Truth is there are no easy taxation solutions based on recent trends.
Sure, we can promote greater taxation efficiency and fairer targeting, but further reform is unlikely to prevent a greater struggle to meet new and old policy needs, including for an ageing population, infrastructure and the environment. Just recently, government data revealed that the proportion of pensioners now getting the maximum rate of assistance had increased to 64 per cent in 2008-09, up from 56 per cent a year earlier. (“Financial crisis hits seniors”, Nine News, November 29, 2009).
We either keep supporting freer trade and accept further difficulties against competition from developing nations, or we become more protectionist and increase taxation levels, although the latter option will also have enormous consequences.
As Ken Henry indicated in his October 15 Treasury address to the Committee for Economic Development of Australia, one’s individual views are not immune from the dominant policy attitudes of the day. For instance, Henry noted that a consumption tax base “can quickly evaporate when it is concluded that compensation is required for certain groups”. And that more resources for public housing (rather than rent assistance) “can harm a person’s wellbeing” as “people have an incentive not to take on jobs that make their income exceed the eligibility threshold”.
Truth is that Australian governments since the early 1980s have committed to taxation reform (and lower income and company rates) to uphold the national interest because of much greater international economic pressure.
It is equally true that Australia would have been worse off if had not made such taxation reform: it helps explain why Australia still ranked 13th in the OECD in terms of FDI (foreign direct investment) inflows during 1996-2007, although just 18th in terms of FDI outflows.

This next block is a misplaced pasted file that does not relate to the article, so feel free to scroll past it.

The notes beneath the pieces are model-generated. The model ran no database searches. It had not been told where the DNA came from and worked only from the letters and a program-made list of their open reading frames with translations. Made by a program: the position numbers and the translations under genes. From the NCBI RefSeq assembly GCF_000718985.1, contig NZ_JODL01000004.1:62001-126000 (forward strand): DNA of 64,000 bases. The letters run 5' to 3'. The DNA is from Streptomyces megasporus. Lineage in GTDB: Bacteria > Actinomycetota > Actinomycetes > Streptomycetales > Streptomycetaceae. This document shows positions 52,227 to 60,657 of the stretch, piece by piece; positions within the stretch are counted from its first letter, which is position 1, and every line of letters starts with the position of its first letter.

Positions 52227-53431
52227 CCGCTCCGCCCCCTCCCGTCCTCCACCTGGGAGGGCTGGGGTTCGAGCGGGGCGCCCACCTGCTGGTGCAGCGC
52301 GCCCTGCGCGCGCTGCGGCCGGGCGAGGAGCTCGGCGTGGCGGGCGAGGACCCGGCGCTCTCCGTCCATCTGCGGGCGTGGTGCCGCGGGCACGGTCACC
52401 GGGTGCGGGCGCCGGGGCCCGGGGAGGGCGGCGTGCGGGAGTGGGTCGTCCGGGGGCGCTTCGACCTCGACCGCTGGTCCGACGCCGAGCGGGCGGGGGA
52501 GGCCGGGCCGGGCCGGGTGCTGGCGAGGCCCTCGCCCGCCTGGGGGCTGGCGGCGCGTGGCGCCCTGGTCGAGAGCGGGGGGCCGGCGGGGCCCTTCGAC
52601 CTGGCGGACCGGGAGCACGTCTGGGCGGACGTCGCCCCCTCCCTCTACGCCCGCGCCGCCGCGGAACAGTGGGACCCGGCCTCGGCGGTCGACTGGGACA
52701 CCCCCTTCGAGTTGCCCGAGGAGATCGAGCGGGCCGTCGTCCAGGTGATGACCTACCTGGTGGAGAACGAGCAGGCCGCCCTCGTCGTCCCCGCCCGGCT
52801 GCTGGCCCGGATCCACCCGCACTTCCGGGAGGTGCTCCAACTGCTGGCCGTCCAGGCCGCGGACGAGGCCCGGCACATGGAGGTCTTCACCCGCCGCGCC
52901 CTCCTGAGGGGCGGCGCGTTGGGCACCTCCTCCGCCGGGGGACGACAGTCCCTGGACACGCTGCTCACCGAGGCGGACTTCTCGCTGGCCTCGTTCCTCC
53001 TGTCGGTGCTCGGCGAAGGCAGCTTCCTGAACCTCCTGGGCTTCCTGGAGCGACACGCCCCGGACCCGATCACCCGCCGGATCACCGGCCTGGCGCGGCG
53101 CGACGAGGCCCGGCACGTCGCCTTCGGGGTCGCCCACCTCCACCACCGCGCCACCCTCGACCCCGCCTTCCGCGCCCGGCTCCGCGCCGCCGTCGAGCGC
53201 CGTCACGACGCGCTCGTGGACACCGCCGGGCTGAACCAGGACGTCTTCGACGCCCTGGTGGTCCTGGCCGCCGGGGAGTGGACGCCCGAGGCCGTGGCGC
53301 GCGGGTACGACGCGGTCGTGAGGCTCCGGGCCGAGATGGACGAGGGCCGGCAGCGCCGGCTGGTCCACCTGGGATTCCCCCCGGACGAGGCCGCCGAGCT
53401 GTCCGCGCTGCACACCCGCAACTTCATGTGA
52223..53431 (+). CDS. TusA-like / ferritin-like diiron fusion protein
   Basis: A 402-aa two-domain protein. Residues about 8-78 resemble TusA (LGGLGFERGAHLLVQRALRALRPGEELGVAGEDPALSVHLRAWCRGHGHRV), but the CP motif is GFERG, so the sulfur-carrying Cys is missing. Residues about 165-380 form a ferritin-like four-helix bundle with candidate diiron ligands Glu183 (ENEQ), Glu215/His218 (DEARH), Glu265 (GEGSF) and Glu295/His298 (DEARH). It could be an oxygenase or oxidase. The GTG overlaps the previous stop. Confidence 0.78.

And such reform helped generate many well-paid jobs in Australia’s service sector. The 2007 World Investment Report ranked Australia 6th in terms of hosting foreign affiliates to the top 50 global financial TNCs (trans national corporations), and 7th in regard to hosting foreign affiliates for the top 100 corporations from developing countries.
Taxation reform also allowed taxation revenue to remain similar (28.3 to 30.6 per cent of GDP between 1985 and 2006).
Australia’s recent taxation reforms are consistent with other developed societies. For example, the top income tax rate has been reduced in every OECD nation with the average declining from 68 to 42 per cent between 1980 and 2007: Australia from 62 to 45, Britain 83 to 40, Sweden 87 to 56, Norway 75 to 40 per cent in Norway, and 73 to 39 per cent in the US.
And though Australia’s company tax rate declined from 46 to 30 per cent between 1979 and 2001, typical of cuts by OECD nations, Australian corporate tax receipts as a proportion of GDP actually increased from less than 4 to more than 5 per cent of GDP between 1988 and 2005 after being relatively stable for the period 1965-1988.
In comparative terms, Australia’s overall tax burden has been amongst the bottom third of OECD countries since 1965. Australia’s 2006 level was 30.6 per cent of GDP, the 8th lowest in the OECD (average 35.9 per cent) with Denmark and Sweden the highest with 48.9 and 48.2 per cent respectively.
Though Australia’s individual income tax burden is relatively high compared to the OECD average, it has one of the lowest levels if social security contributions and payroll taxes are included. In 2007, Australia ranked 5th lowest in terms of taxes on average wages. Further, Australia’s average effective income tax rate on a range of household types is among the lowest eight OECD countries, notwithstanding the increase in the proportion of personal income tax paid by lower income quintiles (Report of the International Comparison of Australia’s Taxes 2006). For those families with higher tax rates, most benefit from Australia’s relatively highly targeted social security system.
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